VR in the Classroom

I’ve discussed technology in various blogs in the past. It’s developing at breakneck speeds and fundamentally changing the way that humans interact with one another. From construction to healthcare and every industry in between. One industry that can stand to grow from technology is education. Again, I’ve highlighted this before in previous blogs, but I wanted to really hone in on one particular piece of technology that has the potential to really grow: virtual reality.


In short, virtual reality (also known as VR) is a broad term used for any technology that creates a virtual environment. VR has blown up in recent years, with its roots closely associated with video games. In fact, the video game industry has seen a bit of a VR resurgence in recent years. Because of this resurgence, new and fascinating advances in VR technology have developed. Like most tech, VR can be applied to multiple sectors, including education. And VR shows great promise within the classroom walls.


According to an article from Thenextweb.com, a survey revealed that half of the country’s education professionals would enjoy utilizing a virtual environment to facilitate new and exciting educational endeavors. Needless to say, there is certainly interest in the technology. But is it a viable avenue for education? Well, if a recent experiment conducted by researchers is anything to go by, then, yes, it very well may be.


In the study, researchers took two separate groups of children and placed them in a virtual palace. One group went through the palace using a standard computer and mouse, while the other group was able to experience the palace in VR. The task was simple: walk through the palace once and study the various photos of celebrities hanging on the walls, and then walk through a second time and remember where each celebrity photo was placed. The VR group did far better than the computer and mouse group. This experiment is a great example of just how powerful VR is.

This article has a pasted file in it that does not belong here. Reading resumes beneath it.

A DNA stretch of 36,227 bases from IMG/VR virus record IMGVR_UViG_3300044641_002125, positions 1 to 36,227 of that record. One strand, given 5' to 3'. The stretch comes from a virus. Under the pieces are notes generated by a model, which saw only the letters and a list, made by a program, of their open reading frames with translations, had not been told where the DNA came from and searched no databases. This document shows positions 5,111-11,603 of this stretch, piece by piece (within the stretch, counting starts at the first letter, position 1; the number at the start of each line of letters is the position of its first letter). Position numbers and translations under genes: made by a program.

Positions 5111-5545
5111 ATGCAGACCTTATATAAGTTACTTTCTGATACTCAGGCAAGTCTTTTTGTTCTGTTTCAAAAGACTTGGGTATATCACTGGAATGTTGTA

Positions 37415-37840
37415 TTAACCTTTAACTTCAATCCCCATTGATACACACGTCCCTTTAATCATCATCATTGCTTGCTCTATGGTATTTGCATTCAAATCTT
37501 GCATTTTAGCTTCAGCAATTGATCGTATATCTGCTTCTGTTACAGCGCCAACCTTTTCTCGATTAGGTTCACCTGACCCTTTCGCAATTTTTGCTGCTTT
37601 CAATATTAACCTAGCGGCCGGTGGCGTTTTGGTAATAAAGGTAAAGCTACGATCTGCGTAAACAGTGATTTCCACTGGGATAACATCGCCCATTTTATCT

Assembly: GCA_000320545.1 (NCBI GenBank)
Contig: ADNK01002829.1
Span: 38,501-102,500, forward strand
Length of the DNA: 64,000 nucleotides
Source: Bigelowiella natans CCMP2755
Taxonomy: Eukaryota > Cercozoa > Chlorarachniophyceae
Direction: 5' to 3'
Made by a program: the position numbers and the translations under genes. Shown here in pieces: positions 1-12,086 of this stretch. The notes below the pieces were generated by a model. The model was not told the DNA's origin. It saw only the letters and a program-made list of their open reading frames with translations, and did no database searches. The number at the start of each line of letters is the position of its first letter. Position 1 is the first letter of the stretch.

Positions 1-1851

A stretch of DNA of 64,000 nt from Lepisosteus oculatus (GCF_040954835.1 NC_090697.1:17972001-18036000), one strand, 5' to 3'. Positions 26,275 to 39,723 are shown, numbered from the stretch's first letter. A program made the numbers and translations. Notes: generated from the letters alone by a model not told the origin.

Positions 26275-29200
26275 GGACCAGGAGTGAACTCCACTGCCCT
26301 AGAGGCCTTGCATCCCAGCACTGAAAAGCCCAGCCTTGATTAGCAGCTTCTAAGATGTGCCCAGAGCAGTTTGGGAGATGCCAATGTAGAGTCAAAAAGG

That being said, it is possible that the students using VR were experiencing what is known as the novelty effect. In short, the brand new VR technology was so impressive that the students paid closer attention than their computer and mouse counterparts. While this can’t necessarily be proven as the case for every student who took part in the experiment, it is a possibility. But that doesn’t mean that VR will only be effective for as long as it is new.


Virtual reality has a variety of implementations and practical uses for education. Students with disabilities who cannot physically visit their classroom can potentially attend class in a virtual setting in order to avoid feeling left out; history classes can take virtual trips to ancient locations and visit famous historical figures; field trips can now be taken to literally any place imaginable. This innovative blend of technology and education is different than before. Students can now truly engage with their subjects in ways never thought imaginable.


Will VR become a standard in classrooms, or is it simply the flavor of the month? Only time will tell, but regardless, I’m excited to see what the future holds.